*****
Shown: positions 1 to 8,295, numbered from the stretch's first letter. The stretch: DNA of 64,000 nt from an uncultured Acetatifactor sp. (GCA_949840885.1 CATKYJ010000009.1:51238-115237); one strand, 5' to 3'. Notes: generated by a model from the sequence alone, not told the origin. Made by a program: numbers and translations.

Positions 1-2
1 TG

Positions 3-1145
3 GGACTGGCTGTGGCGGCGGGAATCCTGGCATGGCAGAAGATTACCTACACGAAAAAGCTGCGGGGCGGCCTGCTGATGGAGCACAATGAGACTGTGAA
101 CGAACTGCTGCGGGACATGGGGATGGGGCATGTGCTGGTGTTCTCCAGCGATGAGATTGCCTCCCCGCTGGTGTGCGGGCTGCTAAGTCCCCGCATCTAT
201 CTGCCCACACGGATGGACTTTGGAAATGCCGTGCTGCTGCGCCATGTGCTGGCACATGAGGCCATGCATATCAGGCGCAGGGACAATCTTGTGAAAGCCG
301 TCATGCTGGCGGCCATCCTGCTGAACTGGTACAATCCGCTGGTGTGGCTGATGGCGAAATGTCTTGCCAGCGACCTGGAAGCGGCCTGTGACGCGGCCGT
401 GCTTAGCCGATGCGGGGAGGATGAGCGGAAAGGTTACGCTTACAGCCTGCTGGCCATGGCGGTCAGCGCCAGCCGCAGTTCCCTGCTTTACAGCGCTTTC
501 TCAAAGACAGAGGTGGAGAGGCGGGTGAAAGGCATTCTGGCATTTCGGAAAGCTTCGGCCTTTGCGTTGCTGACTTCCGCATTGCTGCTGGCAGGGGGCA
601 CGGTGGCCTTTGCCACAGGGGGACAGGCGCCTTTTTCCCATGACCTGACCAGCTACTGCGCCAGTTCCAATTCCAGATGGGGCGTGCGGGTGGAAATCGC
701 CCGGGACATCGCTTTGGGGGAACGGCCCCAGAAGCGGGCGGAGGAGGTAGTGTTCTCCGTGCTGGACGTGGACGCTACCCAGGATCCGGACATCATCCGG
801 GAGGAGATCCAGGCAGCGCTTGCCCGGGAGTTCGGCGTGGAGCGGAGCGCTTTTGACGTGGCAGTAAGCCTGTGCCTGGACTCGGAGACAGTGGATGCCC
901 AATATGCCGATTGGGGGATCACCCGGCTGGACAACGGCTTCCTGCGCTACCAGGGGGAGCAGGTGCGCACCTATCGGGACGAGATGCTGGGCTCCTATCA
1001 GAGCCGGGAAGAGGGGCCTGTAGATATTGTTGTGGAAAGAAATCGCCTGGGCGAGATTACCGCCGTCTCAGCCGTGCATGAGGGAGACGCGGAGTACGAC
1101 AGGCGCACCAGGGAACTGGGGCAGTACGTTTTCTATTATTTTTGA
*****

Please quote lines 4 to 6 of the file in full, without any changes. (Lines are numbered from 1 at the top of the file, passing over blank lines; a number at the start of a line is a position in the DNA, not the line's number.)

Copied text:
Positions 3-1145
3 GGACTGGCTGTGGCGGCGGGAATCCTGGCATGGCAGAAGATTACCTACACGAAAAAGCTGCGGGGCGGCCTGCTGATGGAGCACAATGAGACTGTGAA
101 CGAACTGCTGCGGGACATGGGGATGGGGCATGTGCTGGTGTTCTCCAGCGATGAGATTGCCTCCCCGCTGGTGTGCGGGCTGCTAAGTCCCCGCATCTAT